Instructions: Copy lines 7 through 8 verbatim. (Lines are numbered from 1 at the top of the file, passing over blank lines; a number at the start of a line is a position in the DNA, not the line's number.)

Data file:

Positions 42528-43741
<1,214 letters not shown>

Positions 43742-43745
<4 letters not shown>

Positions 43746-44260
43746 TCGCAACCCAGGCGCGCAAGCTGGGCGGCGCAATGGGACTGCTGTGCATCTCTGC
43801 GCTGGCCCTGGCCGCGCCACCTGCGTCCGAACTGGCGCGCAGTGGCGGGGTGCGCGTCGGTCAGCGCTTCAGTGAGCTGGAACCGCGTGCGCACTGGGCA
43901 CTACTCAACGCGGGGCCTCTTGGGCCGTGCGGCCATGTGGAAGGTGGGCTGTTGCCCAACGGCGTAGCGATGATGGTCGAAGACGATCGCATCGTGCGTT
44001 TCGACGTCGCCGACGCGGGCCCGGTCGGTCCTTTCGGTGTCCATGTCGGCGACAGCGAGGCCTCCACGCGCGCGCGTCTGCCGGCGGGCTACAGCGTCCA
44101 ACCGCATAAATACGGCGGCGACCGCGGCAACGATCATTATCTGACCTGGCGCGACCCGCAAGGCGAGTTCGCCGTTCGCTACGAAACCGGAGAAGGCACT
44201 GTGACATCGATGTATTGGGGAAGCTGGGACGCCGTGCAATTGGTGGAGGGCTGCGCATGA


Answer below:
43801 GCTGGCCCTGGCCGCGCCACCTGCGTCCGAACTGGCGCGCAGTGGCGGGGTGCGCGTCGGTCAGCGCTTCAGTGAGCTGGAACCGCGTGCGCACTGGGCA
43901 CTACTCAACGCGGGGCCTCTTGGGCCGTGCGGCCATGTGGAAGGTGGGCTGTTGCCCAACGGCGTAGCGATGATGGTCGAAGACGATCGCATCGTGCGTT